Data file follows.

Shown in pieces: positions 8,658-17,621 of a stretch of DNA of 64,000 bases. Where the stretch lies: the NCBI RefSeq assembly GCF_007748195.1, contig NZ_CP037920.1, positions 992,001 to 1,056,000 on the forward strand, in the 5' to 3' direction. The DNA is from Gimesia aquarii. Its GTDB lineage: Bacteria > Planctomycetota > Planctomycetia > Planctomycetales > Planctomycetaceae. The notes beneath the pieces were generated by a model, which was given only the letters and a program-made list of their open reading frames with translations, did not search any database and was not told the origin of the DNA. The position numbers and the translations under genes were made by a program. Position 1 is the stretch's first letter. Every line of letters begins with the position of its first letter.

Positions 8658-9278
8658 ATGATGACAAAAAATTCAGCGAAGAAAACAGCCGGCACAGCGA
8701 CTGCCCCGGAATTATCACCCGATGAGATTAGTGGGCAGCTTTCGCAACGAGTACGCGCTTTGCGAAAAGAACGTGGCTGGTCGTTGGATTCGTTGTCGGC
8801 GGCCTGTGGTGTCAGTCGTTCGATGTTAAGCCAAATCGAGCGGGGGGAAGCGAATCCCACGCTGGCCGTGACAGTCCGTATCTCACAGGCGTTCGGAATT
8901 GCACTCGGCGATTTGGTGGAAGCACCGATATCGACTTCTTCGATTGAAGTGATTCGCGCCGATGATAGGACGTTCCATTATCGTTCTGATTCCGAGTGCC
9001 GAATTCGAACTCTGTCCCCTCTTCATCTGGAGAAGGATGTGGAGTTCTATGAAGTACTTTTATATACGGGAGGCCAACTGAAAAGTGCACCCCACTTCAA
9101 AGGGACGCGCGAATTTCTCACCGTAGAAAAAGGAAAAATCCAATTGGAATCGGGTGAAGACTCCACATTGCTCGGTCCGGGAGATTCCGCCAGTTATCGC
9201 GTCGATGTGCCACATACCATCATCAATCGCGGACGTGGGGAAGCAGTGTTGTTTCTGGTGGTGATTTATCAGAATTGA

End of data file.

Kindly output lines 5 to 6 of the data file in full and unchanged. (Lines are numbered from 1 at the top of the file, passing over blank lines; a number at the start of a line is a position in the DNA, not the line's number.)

8801 GGCCTGTGGTGTCAGTCGTTCGATGTTAAGCCAAATCGAGCGGGGGGAAGCGAATCCCACGCTGGCCGTGACAGTCCGTATCTCACAGGCGTTCGGAATT
8901 GCACTCGGCGATTTGGTGGAAGCACCGATATCGACTTCTTCGATTGAAGTGATTCGCGCCGATGATAGGACGTTCCATTATCGTTCTGATTCCGAGTGCC